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Over the years, I have specialised in providing illustrative logos, icons and graphic key visuals for a international client base in the design industry, mainly brand & corporate identity consultants, graphic design studios and advertising agencies.



Illustrative logos are a pictorial representation of some aspect of a brand being portrayed. This type of logo focuses in on the name, the business concept or a company character / icon that can be developed.  The illustrated logo needs to be self-contained enough to be effective to give strength to the image of a brand or a product and is a symbol that apprises trust, identity or authority.
An illustrative logo should make a long lasting and enduring impression on potential clients, can help the global presence of a company, service or product to get a higher level of brand recognition, that speaks to the target audiences.
The ideal logo combines a range of qualities such as being unique, ownable, imaginative and stylish,also to be received as impactive, relevant, expressive, memorable, functional, identifiable, practical and readable.



Almost every consumer product package contains a sort of illustrated logo or graphic key visual.
Walking down the aisles of a supermarket or retail store, consumers can find a multitude of presented products on the shelfes. Each packaging went through a highly professionalised branding and design process by specialised packaging designers. To create on-Pack illustrations differs to a degree from the creation of an illustrated brand logo.
Being briefed for a packaging illustration often requires the challenge to craft bespoke illustrations around a given packaging layout in fixed parameters, which can be either a product name, product information texts or placed product images. The packaging illustrations have to fit within these layout frames, and to harmonize with the overall package design. A focus on recognizability and printability is one of the tasks. On-Pack illustrations suppose to enrich, emotionalize and make a packaging more identitfiable in the consumers experience. The chosen illustration style can depend very much upon which product is to be advertised.
For example, for cosmetical, hygienical or medical products, a more emotionalised, elegant, loose crafted linedrawing has proven more suitable than a reduced, minimalistic linedrawing. On the other side, if instructional product-using icons are required for the backside of a package, a very reduced and simple illustration style is required, in order to be instantly understandable, even without further text explanations.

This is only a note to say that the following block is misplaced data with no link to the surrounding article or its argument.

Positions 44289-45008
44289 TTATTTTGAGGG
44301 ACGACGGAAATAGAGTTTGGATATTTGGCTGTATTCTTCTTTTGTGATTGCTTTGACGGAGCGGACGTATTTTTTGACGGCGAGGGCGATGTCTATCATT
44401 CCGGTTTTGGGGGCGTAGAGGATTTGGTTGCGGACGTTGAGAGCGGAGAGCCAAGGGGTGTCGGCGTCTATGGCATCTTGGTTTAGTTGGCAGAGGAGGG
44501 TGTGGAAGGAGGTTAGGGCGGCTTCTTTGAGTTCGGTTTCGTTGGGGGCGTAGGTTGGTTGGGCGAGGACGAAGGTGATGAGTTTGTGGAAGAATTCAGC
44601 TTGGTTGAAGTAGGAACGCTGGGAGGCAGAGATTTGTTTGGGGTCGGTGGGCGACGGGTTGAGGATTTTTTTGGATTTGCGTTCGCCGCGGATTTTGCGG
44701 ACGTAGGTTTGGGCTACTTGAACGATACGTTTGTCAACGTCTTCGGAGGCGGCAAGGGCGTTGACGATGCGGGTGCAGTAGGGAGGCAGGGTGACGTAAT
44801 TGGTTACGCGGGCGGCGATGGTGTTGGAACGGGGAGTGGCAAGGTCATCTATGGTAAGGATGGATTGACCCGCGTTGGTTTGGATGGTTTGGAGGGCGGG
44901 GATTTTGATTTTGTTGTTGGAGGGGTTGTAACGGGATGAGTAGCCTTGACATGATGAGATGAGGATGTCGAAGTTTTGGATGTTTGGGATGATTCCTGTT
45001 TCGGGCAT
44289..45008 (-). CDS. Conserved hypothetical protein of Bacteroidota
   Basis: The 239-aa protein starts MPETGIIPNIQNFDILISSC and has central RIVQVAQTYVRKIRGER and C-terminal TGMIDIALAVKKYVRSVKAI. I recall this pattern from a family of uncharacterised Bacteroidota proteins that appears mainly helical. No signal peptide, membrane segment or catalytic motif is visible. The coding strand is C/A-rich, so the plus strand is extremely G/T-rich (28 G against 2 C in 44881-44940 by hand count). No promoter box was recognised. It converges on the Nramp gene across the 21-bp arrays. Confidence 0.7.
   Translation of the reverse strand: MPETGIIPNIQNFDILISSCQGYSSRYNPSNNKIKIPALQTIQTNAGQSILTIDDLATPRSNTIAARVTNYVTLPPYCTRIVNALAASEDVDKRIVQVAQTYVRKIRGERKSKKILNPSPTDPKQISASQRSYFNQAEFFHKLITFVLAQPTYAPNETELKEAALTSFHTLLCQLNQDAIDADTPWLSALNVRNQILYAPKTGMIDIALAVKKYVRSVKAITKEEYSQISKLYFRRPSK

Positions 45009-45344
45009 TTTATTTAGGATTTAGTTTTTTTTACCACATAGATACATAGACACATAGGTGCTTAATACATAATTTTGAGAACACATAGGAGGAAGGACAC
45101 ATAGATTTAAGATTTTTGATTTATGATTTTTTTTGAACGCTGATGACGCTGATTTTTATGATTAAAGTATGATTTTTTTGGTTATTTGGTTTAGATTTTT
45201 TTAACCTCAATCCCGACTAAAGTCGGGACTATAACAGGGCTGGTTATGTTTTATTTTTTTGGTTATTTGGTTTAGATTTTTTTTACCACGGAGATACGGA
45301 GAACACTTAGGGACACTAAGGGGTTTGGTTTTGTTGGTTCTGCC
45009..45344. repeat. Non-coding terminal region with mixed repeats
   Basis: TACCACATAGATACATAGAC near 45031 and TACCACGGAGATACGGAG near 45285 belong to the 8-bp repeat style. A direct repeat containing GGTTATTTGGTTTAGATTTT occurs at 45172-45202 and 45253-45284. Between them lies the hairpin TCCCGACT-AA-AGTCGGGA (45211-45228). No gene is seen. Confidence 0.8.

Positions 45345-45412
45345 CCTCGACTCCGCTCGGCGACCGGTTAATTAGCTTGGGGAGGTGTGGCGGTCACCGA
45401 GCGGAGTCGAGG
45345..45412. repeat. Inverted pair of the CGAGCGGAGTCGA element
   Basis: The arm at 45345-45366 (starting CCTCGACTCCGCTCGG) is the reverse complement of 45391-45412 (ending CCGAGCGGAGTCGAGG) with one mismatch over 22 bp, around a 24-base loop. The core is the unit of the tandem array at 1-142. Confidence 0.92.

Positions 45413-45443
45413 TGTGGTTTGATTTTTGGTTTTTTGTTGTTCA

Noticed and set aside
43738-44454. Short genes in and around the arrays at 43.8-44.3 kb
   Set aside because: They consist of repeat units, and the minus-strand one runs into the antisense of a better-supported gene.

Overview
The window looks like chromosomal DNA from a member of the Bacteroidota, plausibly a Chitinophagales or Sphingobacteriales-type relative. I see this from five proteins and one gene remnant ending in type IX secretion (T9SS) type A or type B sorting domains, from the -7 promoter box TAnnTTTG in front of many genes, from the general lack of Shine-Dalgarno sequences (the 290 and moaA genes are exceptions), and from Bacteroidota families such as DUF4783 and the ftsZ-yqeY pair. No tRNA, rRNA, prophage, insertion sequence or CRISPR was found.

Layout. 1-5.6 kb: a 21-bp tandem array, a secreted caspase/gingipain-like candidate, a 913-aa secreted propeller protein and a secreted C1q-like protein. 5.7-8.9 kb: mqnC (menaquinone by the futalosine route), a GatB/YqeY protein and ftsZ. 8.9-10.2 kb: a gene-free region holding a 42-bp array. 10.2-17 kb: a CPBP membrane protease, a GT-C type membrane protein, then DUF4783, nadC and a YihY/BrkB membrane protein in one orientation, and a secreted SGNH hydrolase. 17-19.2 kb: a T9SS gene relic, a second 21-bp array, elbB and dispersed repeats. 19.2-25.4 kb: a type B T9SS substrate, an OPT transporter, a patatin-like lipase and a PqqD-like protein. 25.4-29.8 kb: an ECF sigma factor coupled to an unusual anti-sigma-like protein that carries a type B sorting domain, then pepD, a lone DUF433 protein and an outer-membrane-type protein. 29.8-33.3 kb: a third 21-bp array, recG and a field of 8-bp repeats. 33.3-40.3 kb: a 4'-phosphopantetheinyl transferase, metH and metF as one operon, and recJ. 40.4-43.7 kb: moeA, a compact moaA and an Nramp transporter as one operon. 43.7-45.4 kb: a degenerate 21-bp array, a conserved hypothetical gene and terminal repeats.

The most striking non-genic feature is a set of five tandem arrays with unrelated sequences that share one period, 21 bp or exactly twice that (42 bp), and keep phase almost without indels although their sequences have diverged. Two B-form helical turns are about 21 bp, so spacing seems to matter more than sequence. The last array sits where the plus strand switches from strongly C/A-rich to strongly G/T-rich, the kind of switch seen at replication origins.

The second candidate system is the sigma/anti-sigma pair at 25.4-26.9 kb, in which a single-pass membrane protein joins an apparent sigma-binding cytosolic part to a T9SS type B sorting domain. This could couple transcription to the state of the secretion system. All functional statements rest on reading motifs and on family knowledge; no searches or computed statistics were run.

Creating packaging illustrations in a successfull way is always very much about understanding the exact requirements given by the design-teams and to understand and to follow their chosen design route.



As with all design projects, the design brief outlines the plans, desires and expected outcomes of the project. A precise design brief is a valuable piece of documentation which directs me towards the correct goal. A comprehensive knowledge of the client’s business and industry plays a key role in the creation of a logo artwork that not only portrays the correct message, but also helps the client stand out in their sector.
After receiving a design brief, I do start with a first exploratory phase, developing vector roughs with a range of routes and ideas .The benefit of this early „finding phase“ is key in order to visually reach agreement on chosen routes to develop further. This stage is a halfway point in the overall process and determines whether the project is on the right track. In a second step, further optimizations and amends on one chosen logo version are worked out until all details looking perfect for a second client presentation. This process helps to work towards a single crafted finalized artwork solution efficiently.
Over the years I have learned, that besides the purely creative part, to listen and to understand the design-teams briefs and ideas, is the most important part in creating a successfull illustrative brand icon. Misunderstandings or communication errors are the enemy of each work, so I am constantly aiming to communicate as clear as possible at all stages of the design process.